On Dissertations

I just typed “Why do we write dissertations” into Google and the first result was for a website that offers to write it for you for $12 a page. Having just sent a solid 60 or 70 pages off to my committee, I’m wondering if I should have been auctioning them on eBay instead.

Seriously, though, it’s worth asking what function the traditional dissertation serves anymore, particularly since its logical terminus is as a scholarly book in an increasingly challenged academic publishing landscape. The topic is on my mind because I am getting close to finishing my own dissertation, I hope, and because I recently received word of a lecture Sidonie Smith will be giving at Stanford on the subject.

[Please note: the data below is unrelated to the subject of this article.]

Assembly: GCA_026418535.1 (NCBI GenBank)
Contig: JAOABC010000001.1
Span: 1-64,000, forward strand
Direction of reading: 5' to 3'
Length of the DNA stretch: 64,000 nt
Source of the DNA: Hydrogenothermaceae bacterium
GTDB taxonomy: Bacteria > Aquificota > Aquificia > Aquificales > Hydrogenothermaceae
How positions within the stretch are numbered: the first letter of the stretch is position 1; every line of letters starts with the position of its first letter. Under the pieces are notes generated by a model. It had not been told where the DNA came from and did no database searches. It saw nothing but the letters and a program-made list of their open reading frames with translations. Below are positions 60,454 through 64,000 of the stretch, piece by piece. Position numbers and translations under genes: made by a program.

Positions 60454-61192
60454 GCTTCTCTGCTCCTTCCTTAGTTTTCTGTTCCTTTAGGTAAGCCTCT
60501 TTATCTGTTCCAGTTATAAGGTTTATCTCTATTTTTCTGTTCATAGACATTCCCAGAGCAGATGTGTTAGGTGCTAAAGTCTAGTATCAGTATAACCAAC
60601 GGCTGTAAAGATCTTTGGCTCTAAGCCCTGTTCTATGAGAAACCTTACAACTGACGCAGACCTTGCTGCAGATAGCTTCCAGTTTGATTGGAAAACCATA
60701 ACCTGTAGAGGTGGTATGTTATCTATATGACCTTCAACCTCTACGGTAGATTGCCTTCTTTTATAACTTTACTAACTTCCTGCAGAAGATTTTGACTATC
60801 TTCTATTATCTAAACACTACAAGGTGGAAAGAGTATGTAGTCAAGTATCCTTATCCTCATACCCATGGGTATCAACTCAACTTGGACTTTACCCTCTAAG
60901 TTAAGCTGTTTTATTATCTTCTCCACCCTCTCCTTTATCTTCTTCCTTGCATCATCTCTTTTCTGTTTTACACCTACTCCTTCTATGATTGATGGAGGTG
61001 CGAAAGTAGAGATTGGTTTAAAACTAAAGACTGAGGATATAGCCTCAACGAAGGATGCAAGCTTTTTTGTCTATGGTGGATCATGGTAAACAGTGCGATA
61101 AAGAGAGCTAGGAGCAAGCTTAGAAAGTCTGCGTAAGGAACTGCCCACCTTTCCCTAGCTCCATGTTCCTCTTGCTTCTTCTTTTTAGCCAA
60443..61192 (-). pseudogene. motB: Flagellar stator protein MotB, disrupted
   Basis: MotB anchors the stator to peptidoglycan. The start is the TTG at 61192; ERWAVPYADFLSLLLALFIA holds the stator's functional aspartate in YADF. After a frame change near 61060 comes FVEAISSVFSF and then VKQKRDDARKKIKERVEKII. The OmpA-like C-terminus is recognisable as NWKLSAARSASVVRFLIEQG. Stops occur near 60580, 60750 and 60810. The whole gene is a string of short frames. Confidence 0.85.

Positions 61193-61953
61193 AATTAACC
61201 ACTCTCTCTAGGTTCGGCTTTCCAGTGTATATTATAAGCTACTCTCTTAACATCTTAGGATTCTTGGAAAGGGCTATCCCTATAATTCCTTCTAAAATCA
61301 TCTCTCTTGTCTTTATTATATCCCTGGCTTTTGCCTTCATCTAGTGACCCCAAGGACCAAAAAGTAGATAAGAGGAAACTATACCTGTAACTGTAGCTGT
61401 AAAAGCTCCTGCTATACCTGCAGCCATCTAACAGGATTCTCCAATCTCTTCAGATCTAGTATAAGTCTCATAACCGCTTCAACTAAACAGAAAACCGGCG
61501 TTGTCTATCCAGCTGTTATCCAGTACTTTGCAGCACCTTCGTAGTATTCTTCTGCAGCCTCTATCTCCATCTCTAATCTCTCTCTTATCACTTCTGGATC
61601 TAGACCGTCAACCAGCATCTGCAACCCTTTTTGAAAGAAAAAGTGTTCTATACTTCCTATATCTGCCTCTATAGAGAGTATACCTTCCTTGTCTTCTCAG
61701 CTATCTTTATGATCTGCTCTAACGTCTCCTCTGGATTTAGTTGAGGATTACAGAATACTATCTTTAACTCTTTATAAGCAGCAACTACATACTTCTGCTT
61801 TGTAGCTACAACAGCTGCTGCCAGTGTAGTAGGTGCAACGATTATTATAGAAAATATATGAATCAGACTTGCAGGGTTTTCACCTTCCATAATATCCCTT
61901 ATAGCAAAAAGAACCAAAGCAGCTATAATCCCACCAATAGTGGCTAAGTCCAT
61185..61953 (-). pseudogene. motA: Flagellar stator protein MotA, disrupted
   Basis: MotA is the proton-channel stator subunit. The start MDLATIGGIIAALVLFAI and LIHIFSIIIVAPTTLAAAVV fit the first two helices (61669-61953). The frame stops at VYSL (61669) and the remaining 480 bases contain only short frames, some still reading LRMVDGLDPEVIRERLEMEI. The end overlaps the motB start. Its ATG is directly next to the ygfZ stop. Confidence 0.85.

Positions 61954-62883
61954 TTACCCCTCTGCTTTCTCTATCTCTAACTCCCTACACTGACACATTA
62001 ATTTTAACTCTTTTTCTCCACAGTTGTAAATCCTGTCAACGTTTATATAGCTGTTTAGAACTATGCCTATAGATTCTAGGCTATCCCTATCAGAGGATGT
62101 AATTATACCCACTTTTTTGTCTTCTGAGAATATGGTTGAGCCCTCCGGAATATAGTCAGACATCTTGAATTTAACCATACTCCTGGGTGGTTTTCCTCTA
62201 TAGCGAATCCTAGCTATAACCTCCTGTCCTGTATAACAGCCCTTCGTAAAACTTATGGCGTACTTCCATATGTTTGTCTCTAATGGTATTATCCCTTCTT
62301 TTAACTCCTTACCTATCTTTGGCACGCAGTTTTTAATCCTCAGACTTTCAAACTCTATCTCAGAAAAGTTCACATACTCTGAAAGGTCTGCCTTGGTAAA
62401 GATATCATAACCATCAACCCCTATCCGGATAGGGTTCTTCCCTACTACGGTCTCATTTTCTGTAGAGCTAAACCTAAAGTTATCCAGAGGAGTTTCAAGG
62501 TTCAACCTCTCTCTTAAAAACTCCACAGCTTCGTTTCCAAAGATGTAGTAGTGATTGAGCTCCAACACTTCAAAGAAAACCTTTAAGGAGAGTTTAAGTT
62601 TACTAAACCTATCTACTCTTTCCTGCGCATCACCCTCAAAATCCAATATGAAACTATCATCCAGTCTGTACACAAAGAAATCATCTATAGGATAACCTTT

My graduate program involved three years of coursework. Everything since then has been dissertation-land, a lonely place where I’ve spent a further three years working on my own little corner of the digital humanities domain. At the end I’ll have a couple of hundred pages of research and a pretty good knowledge base about contemporary literary reception and a handful of contemporary writers. And, in fact, I do plan to turn this project into a book–but I’m expecting it to be a very different book from the author-chapter model that I’ve been working on so far.